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Three species of the genus Ictiobus occur m Iowa waters; the bigmouth buffalo, Ictiobus cyprinellus, the black buffalo, Ictiobus niger, and the smallmouth buffalo, lctiobus bubalus. Of these three species the bigmouth buffalo is the most common in the Northwest Iowa lakes, the remaining two species are comparatively rare. Bigmouth buffalo (hereafter referred to as buffalo) have been removed from Iowa lakes as undesirable and obnoxious fish since the early nineteen hundreds. Harlan and Speaker (1951) state that nearly a half million pounds are removed from the inland waters of the state each year by the State Conservation Commission. In spite of the apparent abundance and commercial importance of this largest member of the sucker family, there is relatively little specific information concerning the food of this species. In fact, all statements in regard to the food of buffalo have been general in nature and apparently founded on casual observations of a few fish. Forbes and Richardson ( 1920) examined 17 buffalo with results recorded as follows: "About a third of the food of seventeen specimens consisted of algae, seeds of aquatic plants and distillery slops ... Of the remaining two-thirds, nearly half consisted of Entomostraca, and more than half of aquatic insects, very largely Chironomus larvae and the larvae of day-flies." Everman and Clark (1920) examined one buffalo from Lake Maxinkukee, finding: "Its stomach filled to distension with chironomus larvae and the remains of algae, the latter so digested as to be incapable of identification." Eddy and Surber (1947) state that buffalo feed largely on molluscs, insect larvae and vegetation. These and similar statements have led to the assumption that buffalo are primarily bottom feeders and thus not too far removed from carp in their food and feeding habits. Data from the present study do not be.ar out this assumption.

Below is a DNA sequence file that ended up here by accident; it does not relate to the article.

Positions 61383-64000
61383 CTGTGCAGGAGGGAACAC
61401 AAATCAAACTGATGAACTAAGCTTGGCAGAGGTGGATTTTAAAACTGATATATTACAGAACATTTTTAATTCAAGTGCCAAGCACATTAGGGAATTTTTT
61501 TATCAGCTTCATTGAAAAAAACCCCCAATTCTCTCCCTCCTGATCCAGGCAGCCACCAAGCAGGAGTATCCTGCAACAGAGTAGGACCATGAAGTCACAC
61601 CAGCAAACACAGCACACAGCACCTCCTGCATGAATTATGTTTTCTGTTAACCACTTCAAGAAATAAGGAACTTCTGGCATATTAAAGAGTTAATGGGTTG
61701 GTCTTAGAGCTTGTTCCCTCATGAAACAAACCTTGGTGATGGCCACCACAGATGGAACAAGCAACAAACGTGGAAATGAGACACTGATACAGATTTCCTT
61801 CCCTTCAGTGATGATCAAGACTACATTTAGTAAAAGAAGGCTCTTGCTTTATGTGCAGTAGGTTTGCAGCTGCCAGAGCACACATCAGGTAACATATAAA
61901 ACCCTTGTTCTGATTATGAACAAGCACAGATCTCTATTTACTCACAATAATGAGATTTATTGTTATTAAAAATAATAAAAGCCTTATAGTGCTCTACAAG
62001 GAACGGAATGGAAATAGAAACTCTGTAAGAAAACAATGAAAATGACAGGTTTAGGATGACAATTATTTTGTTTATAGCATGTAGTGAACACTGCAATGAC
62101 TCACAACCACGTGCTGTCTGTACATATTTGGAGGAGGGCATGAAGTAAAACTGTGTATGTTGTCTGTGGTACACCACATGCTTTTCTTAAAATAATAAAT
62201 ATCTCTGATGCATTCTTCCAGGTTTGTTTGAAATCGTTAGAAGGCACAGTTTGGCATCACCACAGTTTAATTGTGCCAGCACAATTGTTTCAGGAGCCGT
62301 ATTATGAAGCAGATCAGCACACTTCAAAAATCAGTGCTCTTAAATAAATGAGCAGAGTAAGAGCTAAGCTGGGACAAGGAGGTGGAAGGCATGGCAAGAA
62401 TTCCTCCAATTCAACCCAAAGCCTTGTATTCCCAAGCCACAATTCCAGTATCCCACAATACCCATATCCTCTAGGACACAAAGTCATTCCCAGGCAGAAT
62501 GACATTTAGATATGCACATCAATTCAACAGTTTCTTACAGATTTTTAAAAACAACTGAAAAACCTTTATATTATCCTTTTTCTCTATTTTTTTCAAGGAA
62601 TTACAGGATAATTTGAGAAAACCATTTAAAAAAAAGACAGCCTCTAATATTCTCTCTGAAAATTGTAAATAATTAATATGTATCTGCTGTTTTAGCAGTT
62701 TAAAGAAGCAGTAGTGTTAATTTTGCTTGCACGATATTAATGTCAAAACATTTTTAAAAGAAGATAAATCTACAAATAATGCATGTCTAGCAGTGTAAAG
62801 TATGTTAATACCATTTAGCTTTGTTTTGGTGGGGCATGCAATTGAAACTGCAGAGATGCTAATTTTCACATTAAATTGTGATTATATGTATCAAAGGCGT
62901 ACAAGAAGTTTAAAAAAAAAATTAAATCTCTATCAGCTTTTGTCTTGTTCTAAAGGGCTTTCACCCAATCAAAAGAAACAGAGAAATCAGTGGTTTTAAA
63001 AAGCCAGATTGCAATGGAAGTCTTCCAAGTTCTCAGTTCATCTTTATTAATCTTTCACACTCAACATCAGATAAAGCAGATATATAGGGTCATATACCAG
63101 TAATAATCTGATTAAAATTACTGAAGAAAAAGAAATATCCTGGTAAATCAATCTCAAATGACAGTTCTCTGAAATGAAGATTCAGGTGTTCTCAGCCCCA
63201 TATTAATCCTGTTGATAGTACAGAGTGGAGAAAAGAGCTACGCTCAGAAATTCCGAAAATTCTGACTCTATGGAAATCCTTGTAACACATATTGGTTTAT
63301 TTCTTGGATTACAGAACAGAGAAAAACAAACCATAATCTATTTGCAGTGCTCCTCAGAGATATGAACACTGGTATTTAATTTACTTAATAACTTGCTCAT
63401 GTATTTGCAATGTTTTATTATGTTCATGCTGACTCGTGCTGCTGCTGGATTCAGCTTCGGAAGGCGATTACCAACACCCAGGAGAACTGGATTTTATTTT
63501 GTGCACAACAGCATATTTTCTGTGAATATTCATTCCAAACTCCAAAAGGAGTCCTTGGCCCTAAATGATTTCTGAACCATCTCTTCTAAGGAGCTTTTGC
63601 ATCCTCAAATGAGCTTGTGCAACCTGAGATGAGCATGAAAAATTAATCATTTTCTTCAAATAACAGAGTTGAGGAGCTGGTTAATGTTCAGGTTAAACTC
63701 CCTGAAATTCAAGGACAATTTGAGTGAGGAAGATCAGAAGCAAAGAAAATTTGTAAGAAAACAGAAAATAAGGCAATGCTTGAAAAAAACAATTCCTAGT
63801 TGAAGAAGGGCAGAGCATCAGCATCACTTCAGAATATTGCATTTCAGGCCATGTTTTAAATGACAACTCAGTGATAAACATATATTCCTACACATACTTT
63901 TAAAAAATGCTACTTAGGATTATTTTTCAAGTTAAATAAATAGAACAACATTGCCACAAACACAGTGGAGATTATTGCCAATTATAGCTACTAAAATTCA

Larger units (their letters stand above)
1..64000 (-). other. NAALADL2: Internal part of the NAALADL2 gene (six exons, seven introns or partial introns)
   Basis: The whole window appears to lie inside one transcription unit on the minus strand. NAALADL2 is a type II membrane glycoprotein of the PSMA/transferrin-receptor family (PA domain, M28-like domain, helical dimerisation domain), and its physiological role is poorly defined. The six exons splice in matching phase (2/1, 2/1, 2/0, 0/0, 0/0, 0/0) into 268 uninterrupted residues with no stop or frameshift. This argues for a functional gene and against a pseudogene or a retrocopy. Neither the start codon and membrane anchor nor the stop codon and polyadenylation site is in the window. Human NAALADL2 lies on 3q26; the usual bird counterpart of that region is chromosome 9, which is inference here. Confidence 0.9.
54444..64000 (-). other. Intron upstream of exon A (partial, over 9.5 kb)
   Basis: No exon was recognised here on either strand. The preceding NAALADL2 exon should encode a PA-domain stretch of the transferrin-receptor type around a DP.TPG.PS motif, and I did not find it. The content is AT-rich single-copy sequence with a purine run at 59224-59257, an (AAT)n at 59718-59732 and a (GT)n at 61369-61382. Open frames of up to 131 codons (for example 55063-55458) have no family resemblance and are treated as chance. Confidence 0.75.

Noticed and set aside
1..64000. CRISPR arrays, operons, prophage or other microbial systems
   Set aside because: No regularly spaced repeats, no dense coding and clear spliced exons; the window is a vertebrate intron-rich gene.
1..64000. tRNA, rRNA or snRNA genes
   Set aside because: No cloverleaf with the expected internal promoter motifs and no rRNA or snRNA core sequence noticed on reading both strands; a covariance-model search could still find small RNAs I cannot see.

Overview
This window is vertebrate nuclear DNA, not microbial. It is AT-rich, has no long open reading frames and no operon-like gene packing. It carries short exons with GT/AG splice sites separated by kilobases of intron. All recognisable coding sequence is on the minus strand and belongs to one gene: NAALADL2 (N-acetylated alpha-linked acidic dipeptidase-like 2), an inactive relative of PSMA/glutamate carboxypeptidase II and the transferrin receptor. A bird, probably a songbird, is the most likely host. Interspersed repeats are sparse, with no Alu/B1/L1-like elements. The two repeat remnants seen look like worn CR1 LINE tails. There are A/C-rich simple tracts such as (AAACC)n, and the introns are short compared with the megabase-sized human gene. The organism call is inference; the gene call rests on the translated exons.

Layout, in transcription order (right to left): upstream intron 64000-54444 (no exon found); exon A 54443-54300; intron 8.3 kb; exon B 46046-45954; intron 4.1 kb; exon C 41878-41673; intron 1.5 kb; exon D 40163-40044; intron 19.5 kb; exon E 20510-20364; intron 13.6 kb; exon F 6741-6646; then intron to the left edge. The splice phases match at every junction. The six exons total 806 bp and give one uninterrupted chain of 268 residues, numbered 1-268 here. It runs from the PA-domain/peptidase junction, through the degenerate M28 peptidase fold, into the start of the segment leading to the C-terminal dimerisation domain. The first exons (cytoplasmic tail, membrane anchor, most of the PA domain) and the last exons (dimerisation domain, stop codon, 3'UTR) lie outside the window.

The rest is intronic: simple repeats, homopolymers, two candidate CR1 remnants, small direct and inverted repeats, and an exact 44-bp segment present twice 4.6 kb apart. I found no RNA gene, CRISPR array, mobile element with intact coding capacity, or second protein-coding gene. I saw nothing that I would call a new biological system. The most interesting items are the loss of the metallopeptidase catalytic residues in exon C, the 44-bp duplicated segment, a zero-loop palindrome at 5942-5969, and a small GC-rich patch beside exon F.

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Proceedings of the Iowa Academy of Science





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©1954 Iowa Academy of Science, Inc.



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